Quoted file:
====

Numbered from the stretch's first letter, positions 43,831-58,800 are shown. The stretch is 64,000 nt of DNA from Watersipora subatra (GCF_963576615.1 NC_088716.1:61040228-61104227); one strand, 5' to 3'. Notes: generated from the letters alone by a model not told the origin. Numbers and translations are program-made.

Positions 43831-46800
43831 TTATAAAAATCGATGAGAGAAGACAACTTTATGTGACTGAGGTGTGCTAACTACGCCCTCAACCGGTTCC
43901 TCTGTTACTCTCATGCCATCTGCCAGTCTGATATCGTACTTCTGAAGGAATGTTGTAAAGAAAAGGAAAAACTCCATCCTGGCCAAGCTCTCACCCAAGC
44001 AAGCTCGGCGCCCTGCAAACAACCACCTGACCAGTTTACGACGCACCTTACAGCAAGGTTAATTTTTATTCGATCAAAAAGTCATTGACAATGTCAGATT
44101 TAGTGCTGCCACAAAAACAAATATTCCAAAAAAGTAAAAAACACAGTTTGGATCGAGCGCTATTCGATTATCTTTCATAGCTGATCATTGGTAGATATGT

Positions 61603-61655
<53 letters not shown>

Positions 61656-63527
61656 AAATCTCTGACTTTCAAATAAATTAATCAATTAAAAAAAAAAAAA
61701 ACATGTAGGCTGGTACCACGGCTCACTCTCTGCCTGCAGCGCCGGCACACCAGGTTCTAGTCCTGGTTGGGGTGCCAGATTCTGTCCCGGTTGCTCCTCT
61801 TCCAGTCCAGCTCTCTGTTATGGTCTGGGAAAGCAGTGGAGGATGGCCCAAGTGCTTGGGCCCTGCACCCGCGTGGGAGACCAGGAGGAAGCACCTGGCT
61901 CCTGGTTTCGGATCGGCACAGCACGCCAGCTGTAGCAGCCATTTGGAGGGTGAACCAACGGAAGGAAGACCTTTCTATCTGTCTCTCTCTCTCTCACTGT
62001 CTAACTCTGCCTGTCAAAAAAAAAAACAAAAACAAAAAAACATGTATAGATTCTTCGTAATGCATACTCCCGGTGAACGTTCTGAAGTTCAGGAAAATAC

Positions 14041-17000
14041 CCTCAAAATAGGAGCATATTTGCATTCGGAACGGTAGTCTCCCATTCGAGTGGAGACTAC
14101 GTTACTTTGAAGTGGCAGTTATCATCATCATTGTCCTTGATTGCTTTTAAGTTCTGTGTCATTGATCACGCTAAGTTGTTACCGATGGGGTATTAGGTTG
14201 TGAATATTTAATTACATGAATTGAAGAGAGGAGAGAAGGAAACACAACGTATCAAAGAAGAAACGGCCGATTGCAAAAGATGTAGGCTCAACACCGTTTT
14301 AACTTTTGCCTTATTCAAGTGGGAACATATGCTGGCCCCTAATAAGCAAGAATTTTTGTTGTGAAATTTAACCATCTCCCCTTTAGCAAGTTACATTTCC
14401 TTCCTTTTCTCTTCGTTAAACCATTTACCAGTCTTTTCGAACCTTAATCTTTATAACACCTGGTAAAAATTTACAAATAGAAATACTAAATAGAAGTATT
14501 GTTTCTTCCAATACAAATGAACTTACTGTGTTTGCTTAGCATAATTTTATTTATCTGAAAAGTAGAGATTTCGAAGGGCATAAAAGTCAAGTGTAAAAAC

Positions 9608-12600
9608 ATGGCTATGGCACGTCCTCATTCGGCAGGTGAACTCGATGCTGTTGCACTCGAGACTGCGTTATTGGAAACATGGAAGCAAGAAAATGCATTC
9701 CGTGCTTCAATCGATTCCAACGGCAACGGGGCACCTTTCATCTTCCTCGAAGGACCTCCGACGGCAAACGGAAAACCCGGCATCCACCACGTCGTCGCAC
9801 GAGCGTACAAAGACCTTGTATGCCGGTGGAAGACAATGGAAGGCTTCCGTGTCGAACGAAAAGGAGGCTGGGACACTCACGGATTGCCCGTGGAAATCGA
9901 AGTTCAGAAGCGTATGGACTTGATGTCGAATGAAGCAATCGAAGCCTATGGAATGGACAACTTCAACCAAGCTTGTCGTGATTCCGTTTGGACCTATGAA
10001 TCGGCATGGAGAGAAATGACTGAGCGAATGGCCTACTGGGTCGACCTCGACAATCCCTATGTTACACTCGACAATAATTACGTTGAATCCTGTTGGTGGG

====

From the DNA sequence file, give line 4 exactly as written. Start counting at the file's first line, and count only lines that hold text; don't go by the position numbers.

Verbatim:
43901 TCTGTTACTCTCATGCCATCTGCCAGTCTGATATCGTACTTCTGAAGGAATGTTGTAAAGAAAAGGAAAAACTCCATCCTGGCCAAGCTCTCACCCAAGC